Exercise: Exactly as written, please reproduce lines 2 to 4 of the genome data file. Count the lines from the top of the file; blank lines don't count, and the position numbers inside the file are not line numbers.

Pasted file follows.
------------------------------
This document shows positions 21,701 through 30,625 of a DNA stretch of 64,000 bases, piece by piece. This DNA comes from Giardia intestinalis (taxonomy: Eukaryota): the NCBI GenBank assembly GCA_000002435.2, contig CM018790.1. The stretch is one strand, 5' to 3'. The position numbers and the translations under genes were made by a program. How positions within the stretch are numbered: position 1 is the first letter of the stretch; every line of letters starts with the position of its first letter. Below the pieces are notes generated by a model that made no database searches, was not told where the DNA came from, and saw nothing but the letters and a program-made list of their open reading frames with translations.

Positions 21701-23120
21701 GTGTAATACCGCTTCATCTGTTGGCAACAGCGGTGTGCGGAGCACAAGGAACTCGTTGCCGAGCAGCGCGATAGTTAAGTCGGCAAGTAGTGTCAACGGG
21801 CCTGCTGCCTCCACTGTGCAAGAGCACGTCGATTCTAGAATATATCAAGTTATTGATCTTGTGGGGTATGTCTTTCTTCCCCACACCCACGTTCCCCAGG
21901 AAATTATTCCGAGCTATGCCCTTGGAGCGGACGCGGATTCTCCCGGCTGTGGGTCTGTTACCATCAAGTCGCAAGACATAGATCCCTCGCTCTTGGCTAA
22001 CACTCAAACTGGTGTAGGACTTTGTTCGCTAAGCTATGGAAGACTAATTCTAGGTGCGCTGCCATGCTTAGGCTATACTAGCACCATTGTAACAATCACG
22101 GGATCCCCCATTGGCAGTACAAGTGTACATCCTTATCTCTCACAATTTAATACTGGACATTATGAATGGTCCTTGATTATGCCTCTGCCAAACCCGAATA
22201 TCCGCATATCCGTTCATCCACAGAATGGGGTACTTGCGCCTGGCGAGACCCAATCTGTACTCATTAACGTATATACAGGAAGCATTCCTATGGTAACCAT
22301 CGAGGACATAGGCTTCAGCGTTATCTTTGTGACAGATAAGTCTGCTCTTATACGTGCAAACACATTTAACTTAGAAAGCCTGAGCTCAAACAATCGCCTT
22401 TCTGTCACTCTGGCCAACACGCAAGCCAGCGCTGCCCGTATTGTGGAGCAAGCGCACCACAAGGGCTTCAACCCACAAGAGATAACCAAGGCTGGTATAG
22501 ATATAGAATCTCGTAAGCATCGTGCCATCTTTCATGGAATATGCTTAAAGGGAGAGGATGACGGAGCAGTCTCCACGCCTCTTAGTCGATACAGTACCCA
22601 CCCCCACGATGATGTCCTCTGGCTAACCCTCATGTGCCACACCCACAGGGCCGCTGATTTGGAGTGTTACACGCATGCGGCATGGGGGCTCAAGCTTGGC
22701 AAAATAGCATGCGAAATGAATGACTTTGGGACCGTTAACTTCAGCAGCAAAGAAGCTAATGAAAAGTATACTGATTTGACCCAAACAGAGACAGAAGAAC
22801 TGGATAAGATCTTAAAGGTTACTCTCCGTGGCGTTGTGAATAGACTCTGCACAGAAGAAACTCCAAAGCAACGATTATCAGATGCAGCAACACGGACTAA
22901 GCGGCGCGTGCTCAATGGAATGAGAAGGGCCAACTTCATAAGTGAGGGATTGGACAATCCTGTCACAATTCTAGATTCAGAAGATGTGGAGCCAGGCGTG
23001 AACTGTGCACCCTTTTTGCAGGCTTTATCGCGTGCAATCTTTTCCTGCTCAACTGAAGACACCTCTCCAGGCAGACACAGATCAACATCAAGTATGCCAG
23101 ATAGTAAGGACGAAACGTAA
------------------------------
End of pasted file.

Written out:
Positions 21701-23120
21701 GTGTAATACCGCTTCATCTGTTGGCAACAGCGGTGTGCGGAGCACAAGGAACTCGTTGCCGAGCAGCGCGATAGTTAAGTCGGCAAGTAGTGTCAACGGG
21801 CCTGCTGCCTCCACTGTGCAAGAGCACGTCGATTCTAGAATATATCAAGTTATTGATCTTGTGGGGTATGTCTTTCTTCCCCACACCCACGTTCCCCAGG